Lake Bell has one of the most interesting resumes in Hollywood. Most viewers know her as an actress — she was lawyer Sally Heep on the series “Boston Legal” and she stars on the Netflix series “Wet Hot American Summer: Ten Years Later.” She also models and was the automotive critic for the Hollywood Reporter. (For the record, she says she’s a big fan of Toyotas.)
Lake also writes, directs and stars in her own indie films. The latest being the comedy “I Do… Until I Don’t.” In the film, a documentarian films three married couples, in various stages of dysfunction, hoping to prove the concept of long-term monogamy is a sham. Lake plays shy Alice, who’s half of one of the couples.
When she came to the studio, Rico wanted to know what made her want to turn her lens on the institution.
Rico Gagliano: I feel like we should mention at the top of this interview that you yourself are married.
Lake Bell: I did it.
Rico Gagliano: So what part of that made you want to dissect the institution like an insect?
Lake Bell: Well, I started the process of writing this movie and the inception of the idea really did come from not being married. I came at it from a very jaded place when I started writing the movie.
Rico Gagliano: This was pre-married?
Lake Bell: Pre-even meeting Scott. So I thought it’s [an] archaic institution. When it was first conceived, it was a contract, it was like landowners. It was about farmland or whatever.
Rico Gagliano: So you are actually the documentarian in this movie?
Lake Bell: Oh yeah. I was much more of a Vivian, who is the documentarian. I was the pessimist. But I think every unromantic person, deep down, really hopes to be proved wrong.
Rico Gagliano: Oh, yeah. Every cynic is definitely romantic.
Lake Bell: Oh yeah. I was so hoping to be wrong about it, and then I met Scott Campbell, my husband.
Rico Gagliano: Midway through the process of making the film.
Lake Bell: Midway, and thank God! He really taught me a tremendous amount about the kind of bravery of committing. It’s scary.
Rico Gagliano: Did the movie change significantly when this happen?
Lake Bell: Yeah. My opinions of the positive aspects of a union like that changed. To live it and to understand from the inside out was a vastly different thing and invigorated all kinds of feeling, but also comedic moments and realities that I just would not have had.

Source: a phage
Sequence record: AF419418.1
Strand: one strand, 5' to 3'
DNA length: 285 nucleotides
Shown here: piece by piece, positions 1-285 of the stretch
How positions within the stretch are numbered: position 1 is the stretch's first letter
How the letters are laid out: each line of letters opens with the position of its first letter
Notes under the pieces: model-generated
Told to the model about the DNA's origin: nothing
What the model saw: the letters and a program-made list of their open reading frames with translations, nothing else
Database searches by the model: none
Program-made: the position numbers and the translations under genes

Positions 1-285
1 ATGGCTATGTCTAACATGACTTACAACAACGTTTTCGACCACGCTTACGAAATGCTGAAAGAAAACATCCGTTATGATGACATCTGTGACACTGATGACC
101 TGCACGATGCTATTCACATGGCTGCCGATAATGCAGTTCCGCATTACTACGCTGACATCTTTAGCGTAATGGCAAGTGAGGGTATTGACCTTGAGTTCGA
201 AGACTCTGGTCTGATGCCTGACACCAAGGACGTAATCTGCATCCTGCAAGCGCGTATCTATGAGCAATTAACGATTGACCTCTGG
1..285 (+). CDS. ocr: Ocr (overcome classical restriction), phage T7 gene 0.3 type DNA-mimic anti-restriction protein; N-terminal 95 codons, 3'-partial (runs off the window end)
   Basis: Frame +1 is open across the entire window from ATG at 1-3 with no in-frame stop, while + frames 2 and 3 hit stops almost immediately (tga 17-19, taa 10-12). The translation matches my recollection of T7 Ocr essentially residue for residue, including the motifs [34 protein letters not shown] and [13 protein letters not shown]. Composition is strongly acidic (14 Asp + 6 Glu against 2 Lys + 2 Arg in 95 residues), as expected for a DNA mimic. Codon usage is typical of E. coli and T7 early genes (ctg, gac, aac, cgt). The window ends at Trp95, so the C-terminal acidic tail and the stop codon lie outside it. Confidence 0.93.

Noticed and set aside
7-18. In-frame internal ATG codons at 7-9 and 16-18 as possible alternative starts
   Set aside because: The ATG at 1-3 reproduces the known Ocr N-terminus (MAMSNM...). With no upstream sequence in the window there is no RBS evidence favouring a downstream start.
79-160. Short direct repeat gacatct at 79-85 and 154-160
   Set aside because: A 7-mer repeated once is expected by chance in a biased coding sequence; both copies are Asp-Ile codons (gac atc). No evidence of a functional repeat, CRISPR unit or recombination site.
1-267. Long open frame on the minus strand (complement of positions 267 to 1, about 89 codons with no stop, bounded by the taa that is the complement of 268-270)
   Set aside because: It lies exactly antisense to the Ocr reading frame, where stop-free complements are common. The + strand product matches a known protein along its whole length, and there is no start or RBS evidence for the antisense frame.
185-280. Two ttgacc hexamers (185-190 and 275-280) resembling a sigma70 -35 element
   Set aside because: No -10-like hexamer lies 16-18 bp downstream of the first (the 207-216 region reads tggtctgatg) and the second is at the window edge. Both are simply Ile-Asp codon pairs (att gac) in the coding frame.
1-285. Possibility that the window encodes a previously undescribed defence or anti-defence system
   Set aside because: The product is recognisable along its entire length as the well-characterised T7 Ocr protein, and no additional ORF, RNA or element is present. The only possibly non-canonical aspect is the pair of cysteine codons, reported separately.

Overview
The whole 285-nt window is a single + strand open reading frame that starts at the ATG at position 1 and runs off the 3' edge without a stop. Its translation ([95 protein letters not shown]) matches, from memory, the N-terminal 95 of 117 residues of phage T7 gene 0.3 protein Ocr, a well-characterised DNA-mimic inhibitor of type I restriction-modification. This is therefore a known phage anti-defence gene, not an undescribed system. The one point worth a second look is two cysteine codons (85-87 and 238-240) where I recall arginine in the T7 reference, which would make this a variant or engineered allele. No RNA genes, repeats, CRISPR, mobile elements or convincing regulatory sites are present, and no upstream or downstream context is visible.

Rico Gagliano: Is there a scene in the movie that comes out of the marriage, perhaps?
Lake Bell: I mean, I’m not going to deny that the scene of them in bed, you know when she tries to get a game going.
Rico Gagliano: Your character?
Lake Bell: Yeah, when Alice is like, “Hey, you know…”
Rico Gagliano: She’s trying to initiate sex, let us say.
Lake Bell: Let us say that. Can we say that? Sexual intercourse is being initiated, and Noah, played by Ed Helms, is sort of like “Oh, I already did it.”
Rico Gagliano: Yeah, “I already took care of myself.”
Lake Bell: “I took care of myself,” you know, that may or may not have really happened at some point. I am sorry, Scott.
Rico Gagliano: But clearly the marriage survived, so it’s OK.
Lake Bell: Yeah. And by the way, that’s real. I had a lot of fun with all of that really real and excruciating, sometimes, portions of marriage.
What I learned from this whole experience in investigating marriage was that the privilege of a committed relationship is evolution and growth. If you’re single and you’re just like, “When the going gets rough, let’s bail out,” then you’ll keep coming up against issues and be allowed to kind of look away from them and not actually grow as a human. In a marriage, you vowed and you can’t go any damn where, and they’re going to call you out on your, can I say, shit? …For instance, the terms are always changing, but for me, it was like an “aha” moment.
Rico Gagliano: The terms of a relationship.